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Earl F Bakke III, NR-EMT-P, CC-EMT-P, PNCCT

#8 mjcfrn

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Posted 02 December 2008 - 12:25 PM

Have to agree with 'most everything you said, Flying Scot.

The reason I proposed an EKG is that sometimes it can point you to a CHD in the absence of an echo (which as you point out very correctly, there may be no one to interpret, tech is probably outside the hospital and has to be called in but would be delayed due to weather, etc, etc. But I have been in a couple of rural hospitals where the echo machine is in the corner and the ED doc rolls it over himself/herself and takes two minutes to UNofficially take a look and we form a pretty good guess of what the defect is. I have wondered if FAST could ever be useful in this context but have not had the opportunity to find out) Poor R-wave progression in the V leads could suggest hypoplastic left heart, or large bi/tri/quadriphasic P waves might suggest large ASD or AVSD, for example. Most congenital third degree blocks are usually asymptomatic, but I have seen them present symptomatically when the kid is otherwise under stress, like in sepsis. Also, agree about your statement about cyanosis - I really hate that eggplant shade of purple - but have seen Coarcts and HLHS present very very pale, which my docs have attributed to the degree of acidosis - pH 6.8 or so - which the infant presents in.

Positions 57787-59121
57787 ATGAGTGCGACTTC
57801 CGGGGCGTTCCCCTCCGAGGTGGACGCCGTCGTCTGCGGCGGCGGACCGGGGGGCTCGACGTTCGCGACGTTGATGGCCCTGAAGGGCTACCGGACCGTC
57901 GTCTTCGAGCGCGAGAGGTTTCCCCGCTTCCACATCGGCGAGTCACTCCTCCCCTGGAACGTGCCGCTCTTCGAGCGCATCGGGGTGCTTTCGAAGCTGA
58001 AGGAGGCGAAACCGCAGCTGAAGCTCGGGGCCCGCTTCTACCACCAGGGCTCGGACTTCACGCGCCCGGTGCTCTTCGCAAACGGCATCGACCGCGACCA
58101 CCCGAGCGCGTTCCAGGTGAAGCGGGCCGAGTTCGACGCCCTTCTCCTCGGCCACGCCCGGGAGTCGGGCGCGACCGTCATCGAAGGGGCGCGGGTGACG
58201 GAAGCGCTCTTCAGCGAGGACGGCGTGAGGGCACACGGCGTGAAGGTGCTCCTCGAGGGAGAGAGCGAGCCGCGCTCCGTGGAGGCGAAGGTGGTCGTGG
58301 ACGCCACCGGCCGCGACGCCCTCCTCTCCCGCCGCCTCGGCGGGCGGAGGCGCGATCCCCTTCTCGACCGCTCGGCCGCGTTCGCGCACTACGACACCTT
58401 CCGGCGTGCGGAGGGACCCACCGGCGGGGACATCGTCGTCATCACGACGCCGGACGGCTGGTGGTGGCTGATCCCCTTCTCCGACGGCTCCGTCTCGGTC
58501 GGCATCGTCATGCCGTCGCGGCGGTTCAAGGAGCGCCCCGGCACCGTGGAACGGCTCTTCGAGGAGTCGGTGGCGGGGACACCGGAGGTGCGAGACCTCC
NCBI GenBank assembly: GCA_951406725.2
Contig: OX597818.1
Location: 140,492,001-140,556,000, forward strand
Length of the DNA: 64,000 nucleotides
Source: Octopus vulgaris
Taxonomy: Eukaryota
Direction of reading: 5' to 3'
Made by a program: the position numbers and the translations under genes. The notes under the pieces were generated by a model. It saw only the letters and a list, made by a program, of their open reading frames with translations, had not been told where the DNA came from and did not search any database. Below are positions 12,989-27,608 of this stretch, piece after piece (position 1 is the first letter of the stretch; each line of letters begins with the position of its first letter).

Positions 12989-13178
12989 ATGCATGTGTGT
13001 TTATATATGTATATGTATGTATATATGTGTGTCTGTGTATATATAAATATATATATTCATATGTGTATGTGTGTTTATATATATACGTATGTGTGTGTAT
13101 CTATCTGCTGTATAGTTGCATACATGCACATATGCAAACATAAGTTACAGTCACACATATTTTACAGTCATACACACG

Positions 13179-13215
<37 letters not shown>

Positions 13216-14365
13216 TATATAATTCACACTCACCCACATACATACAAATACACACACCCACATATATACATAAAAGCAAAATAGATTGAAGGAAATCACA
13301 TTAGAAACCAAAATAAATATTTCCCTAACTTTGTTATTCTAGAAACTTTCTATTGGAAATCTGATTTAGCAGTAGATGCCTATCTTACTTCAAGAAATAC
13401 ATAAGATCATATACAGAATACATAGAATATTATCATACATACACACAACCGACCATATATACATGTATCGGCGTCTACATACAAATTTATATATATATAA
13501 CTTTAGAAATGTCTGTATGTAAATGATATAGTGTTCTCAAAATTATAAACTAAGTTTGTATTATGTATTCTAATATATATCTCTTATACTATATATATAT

I had no idea about the penile implant trays having PGE1 but I will definitely keep that in mind.....Wow!
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#9 FlyingScot

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Posted 02 December 2008 - 01:17 PM

Hey FlyingScot....just throwing this out there, only because I have no idea and I just learned all this pedi stuff...my brain still hurts....what about an A-cyanotic Heart defect... ASD, VSD, etc...isn't that the one where the kid fatigues when feeding (left to right shunting) and the cyanotic Heart defect (right to left shunting), the kid gets diaphoretic when feeding? Maybe you could shed some light...I just thought I would throw that out there..



You are correct that an acyanotic defect will often present as an infant with a history of poor feeding but they usually do not present in severe distress and usually not as early as one week of age. In this particular case with the information we have I really don't think an acyanotic defect is the culprit, however, with these scenarios you never know what's going to be thrown at you. I'm at work at the moment but I'll try to pull up some info for you and post it later. We need some more info.